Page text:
The ironworks were built near the Toll End Communication Canal[4] on the Horseley estate, which had been sold by their owner at the turn of the 19th century[5] due to demand from engineers wishing to profit on the construction of the BCN Main Line through the estate. The date when the ironworks were constructed is unknown but is believed to have been by 1815.[5] Industry in the area prospered and the location retained the name of the Horseley estate as shown in an 1822 survey of the area.[6]

With the increasing popularity of canals, the ironworks quickly became popular for manufacturing canal bridges, mainly in the local vicinity.[7]Canal bridges made by the ironworks include the Engine Arm Aqueduct (1825), two roving bridges at Smethwick Junction (1828),[8][9] Galton Bridge (1829), and Braunston Towpath Bridges (1830).[10][11] By the end of the canal construction era, Horseley Ironworks had emerged as one of the most prolific manufacturers of canal bridges in the West Midlands region,[5] especially in Birmingham.[12] This was a result of their signature bridge design which had become popular amongst canal constructors. The design has been replicated more recently, for example in Birmingham during the regeneration of Gas Street Basin where Worcester Bar is linked to Gas Street.[13]

Horseley Ironworks were also responsible for manufacturing in the railway industry. Railway bridges constructed included that of the viaduct for the London and Birmingham to Holyhead railway at Shifnal, Shropshire which was cast in 1848.[14] As well as manufacturing bridges, they also produced locomotives.[15]

The company also manufactued construction steelwork for the pier of Ryde, the Palace Theatre in London, Rugby railway station, a seaplane hangar in Las Palmas and the Dome of Discovery at the 1951 Festival of Britain.[16]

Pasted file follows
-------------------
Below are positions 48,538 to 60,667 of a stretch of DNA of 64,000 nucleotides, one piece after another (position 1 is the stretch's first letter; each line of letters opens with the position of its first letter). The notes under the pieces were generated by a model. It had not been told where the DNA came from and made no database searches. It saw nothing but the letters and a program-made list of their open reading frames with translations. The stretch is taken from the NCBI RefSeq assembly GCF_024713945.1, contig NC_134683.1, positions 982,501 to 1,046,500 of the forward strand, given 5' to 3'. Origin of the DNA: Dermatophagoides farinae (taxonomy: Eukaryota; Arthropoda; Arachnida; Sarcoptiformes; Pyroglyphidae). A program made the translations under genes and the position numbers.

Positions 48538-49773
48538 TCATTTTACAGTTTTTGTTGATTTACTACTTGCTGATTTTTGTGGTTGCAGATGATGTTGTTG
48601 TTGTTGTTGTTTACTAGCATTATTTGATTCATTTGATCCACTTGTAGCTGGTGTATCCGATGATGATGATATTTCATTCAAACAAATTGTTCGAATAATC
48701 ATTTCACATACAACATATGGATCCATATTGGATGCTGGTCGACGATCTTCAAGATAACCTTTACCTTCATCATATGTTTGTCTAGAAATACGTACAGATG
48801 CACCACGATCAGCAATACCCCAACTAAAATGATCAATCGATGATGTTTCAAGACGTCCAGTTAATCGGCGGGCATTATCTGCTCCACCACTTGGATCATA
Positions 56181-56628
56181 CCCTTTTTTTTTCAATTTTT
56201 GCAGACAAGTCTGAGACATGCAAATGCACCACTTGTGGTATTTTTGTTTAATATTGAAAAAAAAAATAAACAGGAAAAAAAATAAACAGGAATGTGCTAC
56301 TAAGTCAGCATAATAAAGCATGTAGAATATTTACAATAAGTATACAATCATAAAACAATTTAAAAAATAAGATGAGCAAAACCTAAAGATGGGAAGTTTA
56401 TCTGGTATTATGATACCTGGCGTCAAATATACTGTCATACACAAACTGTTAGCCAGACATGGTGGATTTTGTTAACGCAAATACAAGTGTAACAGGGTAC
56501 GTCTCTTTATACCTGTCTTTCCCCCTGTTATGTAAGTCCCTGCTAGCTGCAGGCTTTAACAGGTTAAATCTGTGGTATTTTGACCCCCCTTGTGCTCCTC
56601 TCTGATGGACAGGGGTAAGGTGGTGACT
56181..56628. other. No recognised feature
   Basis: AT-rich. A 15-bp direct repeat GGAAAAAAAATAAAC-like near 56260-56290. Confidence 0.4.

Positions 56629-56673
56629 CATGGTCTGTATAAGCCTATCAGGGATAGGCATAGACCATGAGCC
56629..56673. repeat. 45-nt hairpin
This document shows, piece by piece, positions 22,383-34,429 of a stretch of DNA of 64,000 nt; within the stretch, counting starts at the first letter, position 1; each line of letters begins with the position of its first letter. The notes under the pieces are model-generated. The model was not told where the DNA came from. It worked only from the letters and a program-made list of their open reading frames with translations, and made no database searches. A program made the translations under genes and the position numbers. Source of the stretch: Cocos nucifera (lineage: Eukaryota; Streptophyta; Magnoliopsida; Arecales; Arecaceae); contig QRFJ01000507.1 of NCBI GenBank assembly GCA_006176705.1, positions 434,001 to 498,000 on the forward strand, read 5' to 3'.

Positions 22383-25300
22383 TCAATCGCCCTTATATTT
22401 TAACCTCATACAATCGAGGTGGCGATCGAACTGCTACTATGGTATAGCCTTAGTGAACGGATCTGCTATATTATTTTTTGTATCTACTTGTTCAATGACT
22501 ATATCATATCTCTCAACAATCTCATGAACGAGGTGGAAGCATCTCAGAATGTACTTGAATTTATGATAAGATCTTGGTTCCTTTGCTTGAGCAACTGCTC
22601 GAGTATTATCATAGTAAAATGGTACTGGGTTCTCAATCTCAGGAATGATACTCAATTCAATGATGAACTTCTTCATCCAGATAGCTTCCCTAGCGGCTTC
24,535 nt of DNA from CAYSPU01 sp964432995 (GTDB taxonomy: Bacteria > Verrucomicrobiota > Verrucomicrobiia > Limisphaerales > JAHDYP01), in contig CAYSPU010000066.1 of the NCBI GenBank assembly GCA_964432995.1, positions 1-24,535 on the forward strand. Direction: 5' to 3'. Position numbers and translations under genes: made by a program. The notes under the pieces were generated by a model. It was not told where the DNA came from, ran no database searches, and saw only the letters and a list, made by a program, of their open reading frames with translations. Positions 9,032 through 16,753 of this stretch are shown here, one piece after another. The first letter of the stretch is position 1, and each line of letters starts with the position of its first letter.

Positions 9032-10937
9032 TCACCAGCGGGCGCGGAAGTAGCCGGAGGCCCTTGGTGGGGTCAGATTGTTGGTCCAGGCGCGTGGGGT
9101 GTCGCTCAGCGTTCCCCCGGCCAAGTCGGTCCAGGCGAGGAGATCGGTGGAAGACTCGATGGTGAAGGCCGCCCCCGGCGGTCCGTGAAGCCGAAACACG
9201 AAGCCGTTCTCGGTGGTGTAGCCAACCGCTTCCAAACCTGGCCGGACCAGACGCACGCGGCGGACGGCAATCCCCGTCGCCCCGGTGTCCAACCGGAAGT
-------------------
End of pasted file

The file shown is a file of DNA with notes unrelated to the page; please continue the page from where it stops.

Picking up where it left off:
People who have worked for the iron foundry include Charles Manby, the son of Aaron Manby, James Thomson,[17] William Johnson[18]and Richard Roberts.[19]

The firm moved in 1865 to a site on the now defunct Dixon’s Branch, off the BCN New Main Line (Island Line), near the South Staffordshire Railway line. The factory survived under a succession of owners until 1991, when it was closed down and subsequently redeveloped as a housing estate.[4]

I managed to keep up with Sam and James in the boat whilst, having passed under the elegant bridge from the time of Queen Victoria’s predecessor, King William IV, they negotiated their way through a narrowboat-congested area to the next flight of locks. As can be seen, there was barely room for the lengthy ocean-going oars.

Sam rowing

Eventually the rower was once more under way.

After this, I had to find my way up and down various hilly areas, where I was surprised in the darkness by the only badger I have ever seen alive. I was amazed at how fast it could run. It was fortunate that the creature took off in the opposite direction, because running anywhere, by that time, was quite beyond me.

This evening we dined on Mr Pink’s perky cod, parsley flavoured fish cakes and crisp chips plated up with pickled Freshona gherkins and Garner’s onions. We both drank Pedro Jimenez Coquimbo 2016.


The Foxton Flight


It rained all day today. Aaron, who could not work in such weather, came for a pleasant chat over a mug of tea.

I will not bore either my readers or myself with full details of today’s BT episode. But it does warrant a brief mention. Yesterday, as you know, I had been promised a phone call from a manager about the charge of £50 to change the name on my account. The young lady who telephoned me from India this morning was certainly no manager. When we came to an impasse she transferred me to someone in England. The best I could glean from her, after she had consulted with her manager, was that this could only be done free of charge was by changing the phone number then transferring it back. There was no guarantee that our existing number would be accurately returned. I told her, for the recording, precisely what I thought of her company, stated that it was only my reluctance to change our number and my e-mail address, that kept me with them; and that I wouldn’t bother to take her up on her kind offer.